Which is the part the dads remember.
MORE FROM THE FAMILY ISSUE
• Family Day: How to get your little one started in golf
By Jason (and Dash) Day
• Just for Fun: Nick Price and son Greg go low-key in a father/son challenge.
• Everybody Happy? Our top-10 destinations for a family golf trip.
• Parneviks Drive Ratings: A PGA Tour star finds bigger fame in reality TV.
• Golf Saved Our Family: The course is where our autistic son wants to go.
NO CHILD LEFT BEHIND
You don't have to be Earl Woods to start your kid early. Plenty of new programs exist for tots who just want to try the game.
Urban Golf Academy runs classes in Manhattan's Central Park for kids as young as 2. "Too much youth coaching gets too serious, too soon," says Kate Tempesta, the founder. "Until age 7, and even later, kids best learn physical skills through play and fantasy." Her students swing at balloons, call putters magic wands and pretend to be lost balls hiding in the rough. "Backswing? Stand sideways to a target? Those can be very overwhelming concepts."
If your kid is mature enough for the classroom, an after-school program like TGA Premier Junior Golf might be a great fit. Kids hit balls indoors if necessary, and delve into the history and science of golf. Enrollees start at 5 but go as high as 13. It's in 19 states.
Want camaraderie? The fast-growing PGA Junior League is like youth baseball. Kids wear team jerseys, and the scramble format keeps all abilities involved. Teams are coed, but your daughter can check out girlsgolf.org for exclusivity.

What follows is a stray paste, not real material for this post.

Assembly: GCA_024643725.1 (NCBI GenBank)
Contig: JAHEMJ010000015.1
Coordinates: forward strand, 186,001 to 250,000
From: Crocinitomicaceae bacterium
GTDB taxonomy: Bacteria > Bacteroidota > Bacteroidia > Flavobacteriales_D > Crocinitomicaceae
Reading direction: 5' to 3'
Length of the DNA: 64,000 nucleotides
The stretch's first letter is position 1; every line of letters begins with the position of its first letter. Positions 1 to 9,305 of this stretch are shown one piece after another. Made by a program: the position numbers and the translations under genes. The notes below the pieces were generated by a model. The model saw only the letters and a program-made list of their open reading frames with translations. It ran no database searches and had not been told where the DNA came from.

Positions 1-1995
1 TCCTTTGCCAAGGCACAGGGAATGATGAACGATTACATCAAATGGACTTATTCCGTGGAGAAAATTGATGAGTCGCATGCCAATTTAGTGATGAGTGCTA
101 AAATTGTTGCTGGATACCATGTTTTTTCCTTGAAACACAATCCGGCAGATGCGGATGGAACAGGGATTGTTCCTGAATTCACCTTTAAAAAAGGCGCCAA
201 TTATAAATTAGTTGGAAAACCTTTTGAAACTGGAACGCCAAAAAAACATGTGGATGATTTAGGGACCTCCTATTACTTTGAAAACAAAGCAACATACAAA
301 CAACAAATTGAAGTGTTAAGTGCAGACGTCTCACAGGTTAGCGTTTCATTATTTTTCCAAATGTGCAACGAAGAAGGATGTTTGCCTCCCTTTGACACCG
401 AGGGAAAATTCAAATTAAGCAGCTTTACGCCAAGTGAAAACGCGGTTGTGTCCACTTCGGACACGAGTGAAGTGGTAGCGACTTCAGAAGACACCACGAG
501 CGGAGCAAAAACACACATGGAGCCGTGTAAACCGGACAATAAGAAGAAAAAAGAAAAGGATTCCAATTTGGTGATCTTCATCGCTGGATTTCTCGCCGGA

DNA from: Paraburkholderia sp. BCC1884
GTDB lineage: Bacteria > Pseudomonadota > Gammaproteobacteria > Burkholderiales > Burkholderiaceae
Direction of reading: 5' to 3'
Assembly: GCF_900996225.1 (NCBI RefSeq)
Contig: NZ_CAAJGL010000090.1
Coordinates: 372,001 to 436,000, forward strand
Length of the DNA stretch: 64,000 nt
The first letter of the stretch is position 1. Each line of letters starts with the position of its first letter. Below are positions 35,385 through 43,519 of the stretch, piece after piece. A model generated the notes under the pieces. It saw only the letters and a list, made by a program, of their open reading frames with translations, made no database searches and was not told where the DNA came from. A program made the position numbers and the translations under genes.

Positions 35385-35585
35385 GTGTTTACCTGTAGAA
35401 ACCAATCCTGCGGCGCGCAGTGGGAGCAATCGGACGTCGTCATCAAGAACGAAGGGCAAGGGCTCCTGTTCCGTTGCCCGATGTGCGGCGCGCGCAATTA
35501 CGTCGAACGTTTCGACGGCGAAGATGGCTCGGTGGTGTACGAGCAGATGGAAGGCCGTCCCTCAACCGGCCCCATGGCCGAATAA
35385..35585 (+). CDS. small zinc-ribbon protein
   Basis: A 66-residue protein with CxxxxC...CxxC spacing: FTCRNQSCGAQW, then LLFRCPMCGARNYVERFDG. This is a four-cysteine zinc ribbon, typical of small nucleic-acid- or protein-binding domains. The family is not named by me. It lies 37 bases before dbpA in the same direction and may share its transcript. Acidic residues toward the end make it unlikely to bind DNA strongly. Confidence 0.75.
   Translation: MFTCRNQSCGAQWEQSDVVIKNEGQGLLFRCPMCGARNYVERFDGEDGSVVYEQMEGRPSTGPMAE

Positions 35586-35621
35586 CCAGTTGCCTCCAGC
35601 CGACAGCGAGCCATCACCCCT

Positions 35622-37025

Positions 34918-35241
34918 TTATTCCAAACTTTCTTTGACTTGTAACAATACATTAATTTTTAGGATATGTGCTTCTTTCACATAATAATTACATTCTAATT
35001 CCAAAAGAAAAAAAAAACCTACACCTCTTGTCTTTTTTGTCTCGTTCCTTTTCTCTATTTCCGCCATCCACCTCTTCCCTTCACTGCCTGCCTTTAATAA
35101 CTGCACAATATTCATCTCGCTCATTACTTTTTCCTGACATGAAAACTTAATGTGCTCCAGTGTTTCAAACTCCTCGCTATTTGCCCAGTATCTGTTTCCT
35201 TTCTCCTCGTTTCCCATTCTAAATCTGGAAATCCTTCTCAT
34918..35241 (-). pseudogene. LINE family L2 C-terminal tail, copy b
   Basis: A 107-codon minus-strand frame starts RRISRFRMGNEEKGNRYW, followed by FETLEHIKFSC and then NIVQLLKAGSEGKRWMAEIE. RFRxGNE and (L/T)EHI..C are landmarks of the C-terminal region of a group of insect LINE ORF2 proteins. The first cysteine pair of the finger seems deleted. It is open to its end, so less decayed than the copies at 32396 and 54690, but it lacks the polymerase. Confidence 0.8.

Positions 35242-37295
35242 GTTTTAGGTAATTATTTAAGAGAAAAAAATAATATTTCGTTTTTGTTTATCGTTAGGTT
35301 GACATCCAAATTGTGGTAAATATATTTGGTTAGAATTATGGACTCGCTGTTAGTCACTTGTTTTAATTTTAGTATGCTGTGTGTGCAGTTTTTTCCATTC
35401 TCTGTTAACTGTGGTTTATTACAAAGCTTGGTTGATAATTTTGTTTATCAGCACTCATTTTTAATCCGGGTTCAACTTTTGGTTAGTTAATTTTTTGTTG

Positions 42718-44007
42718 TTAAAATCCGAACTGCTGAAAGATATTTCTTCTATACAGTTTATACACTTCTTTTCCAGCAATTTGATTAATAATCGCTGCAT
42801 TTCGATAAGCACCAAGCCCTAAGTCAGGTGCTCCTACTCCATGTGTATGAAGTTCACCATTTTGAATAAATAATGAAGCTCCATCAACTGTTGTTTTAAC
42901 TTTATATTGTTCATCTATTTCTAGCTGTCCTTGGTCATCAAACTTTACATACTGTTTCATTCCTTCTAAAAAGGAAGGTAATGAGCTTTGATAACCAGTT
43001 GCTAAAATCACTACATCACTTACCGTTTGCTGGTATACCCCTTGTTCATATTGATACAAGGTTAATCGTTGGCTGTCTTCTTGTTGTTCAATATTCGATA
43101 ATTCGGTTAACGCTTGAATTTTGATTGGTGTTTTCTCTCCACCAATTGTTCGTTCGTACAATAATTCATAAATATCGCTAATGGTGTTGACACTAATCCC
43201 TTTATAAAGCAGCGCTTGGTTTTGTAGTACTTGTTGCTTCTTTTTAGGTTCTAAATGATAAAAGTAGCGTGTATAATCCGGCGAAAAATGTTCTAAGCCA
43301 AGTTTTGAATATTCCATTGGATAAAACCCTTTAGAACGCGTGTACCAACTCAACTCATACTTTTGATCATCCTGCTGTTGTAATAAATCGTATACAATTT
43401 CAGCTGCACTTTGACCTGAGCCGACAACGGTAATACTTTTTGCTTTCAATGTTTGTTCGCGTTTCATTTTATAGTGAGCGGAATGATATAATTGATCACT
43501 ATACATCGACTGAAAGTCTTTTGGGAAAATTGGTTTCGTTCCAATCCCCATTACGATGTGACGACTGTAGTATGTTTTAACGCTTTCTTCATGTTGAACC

Why begin a hard sport so early? "Because golf ties into everything you want to nurture," Tempesta says. "It empowers on physical, social, emotional and cognitive levels. It's the fulcrum of the whole person experience." —Max Adler
Is there someone in your family you can't convince to try golf? Maybe a different sport will lure him or her to the course.
AeroGolf co-founders Victor Bond and wife Judith Kunzlé offer the thrill of archery with a round-tipped "Aero" that can fly more than 200 yards and won't damage greens. Launch it with any bow (except a crossbow), controlling distance by your angle of release and the length of the draw on the bowstring, until you reach the green. There, score according to proximity to the cup, or putt out. There's no hooking or slicing, so pace of play is quick. Mauna Kea Golf Course in Hawaii typically sees nine-hole rounds completed in 90 minutes. On the mainland, GlenArbor Club in Bedford, N.Y., is licensed to offer AeroGolf and has hosted events where the game was required on a designated par 3. "We're always looking for something new to get people fired up about golf," head pro Brian Crowell says.